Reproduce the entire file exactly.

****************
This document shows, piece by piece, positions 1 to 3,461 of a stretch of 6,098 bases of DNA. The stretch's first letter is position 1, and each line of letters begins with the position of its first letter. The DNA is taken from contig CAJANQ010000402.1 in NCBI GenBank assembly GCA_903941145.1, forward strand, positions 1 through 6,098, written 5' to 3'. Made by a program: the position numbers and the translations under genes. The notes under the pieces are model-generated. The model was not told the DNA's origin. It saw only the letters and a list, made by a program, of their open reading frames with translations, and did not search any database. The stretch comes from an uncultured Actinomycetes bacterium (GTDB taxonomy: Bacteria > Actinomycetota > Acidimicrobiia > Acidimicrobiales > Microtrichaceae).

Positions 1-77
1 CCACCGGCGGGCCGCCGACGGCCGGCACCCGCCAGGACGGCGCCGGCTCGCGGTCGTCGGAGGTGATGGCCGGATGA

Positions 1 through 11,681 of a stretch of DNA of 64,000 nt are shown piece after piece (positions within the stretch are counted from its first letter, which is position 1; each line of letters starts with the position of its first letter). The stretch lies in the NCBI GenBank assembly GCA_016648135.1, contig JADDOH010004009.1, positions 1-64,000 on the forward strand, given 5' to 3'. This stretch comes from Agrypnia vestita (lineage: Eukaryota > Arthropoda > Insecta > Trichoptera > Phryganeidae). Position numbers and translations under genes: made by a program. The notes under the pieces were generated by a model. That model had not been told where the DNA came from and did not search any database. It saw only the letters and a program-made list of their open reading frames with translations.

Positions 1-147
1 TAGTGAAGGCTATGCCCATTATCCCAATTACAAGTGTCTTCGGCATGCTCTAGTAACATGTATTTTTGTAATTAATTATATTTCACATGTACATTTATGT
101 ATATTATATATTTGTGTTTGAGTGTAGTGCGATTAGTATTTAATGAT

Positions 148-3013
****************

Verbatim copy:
This document shows, piece by piece, positions 1 to 3,461 of a stretch of 6,098 bases of DNA. The stretch's first letter is position 1, and each line of letters begins with the position of its first letter. The DNA is taken from contig CAJANQ010000402.1 in NCBI GenBank assembly GCA_903941145.1, forward strand, positions 1 through 6,098, written 5' to 3'. Made by a program: the position numbers and the translations under genes. The notes under the pieces are model-generated. The model was not told the DNA's origin. It saw only the letters and a list, made by a program, of their open reading frames with translations, and did not search any database. The stretch comes from an uncultured Actinomycetes bacterium (GTDB taxonomy: Bacteria > Actinomycetota > Acidimicrobiia > Acidimicrobiales > Microtrichaceae).

Positions 1-77
1 CCACCGGCGGGCCGCCGACGGCCGGCACCCGCCAGGACGGCGCCGGCTCGCGGTCGTCGGAGGTGATGGCCGGATGA

Positions 1 through 11,681 of a stretch of DNA of 64,000 nt are shown piece after piece (positions within the stretch are counted from its first letter, which is position 1; each line of letters starts with the position of its first letter). The stretch lies in the NCBI GenBank assembly GCA_016648135.1, contig JADDOH010004009.1, positions 1-64,000 on the forward strand, given 5' to 3'. This stretch comes from Agrypnia vestita (lineage: Eukaryota > Arthropoda > Insecta > Trichoptera > Phryganeidae). Position numbers and translations under genes: made by a program. The notes under the pieces were generated by a model. That model had not been told where the DNA came from and did not search any database. It saw only the letters and a program-made list of their open reading frames with translations.

Positions 1-147
1 TAGTGAAGGCTATGCCCATTATCCCAATTACAAGTGTCTTCGGCATGCTCTAGTAACATGTATTTTTGTAATTAATTATATTTCACATGTACATTTATGT
101 ATATTATATATTTGTGTTTGAGTGTAGTGCGATTAGTATTTAATGAT

Positions 148-3013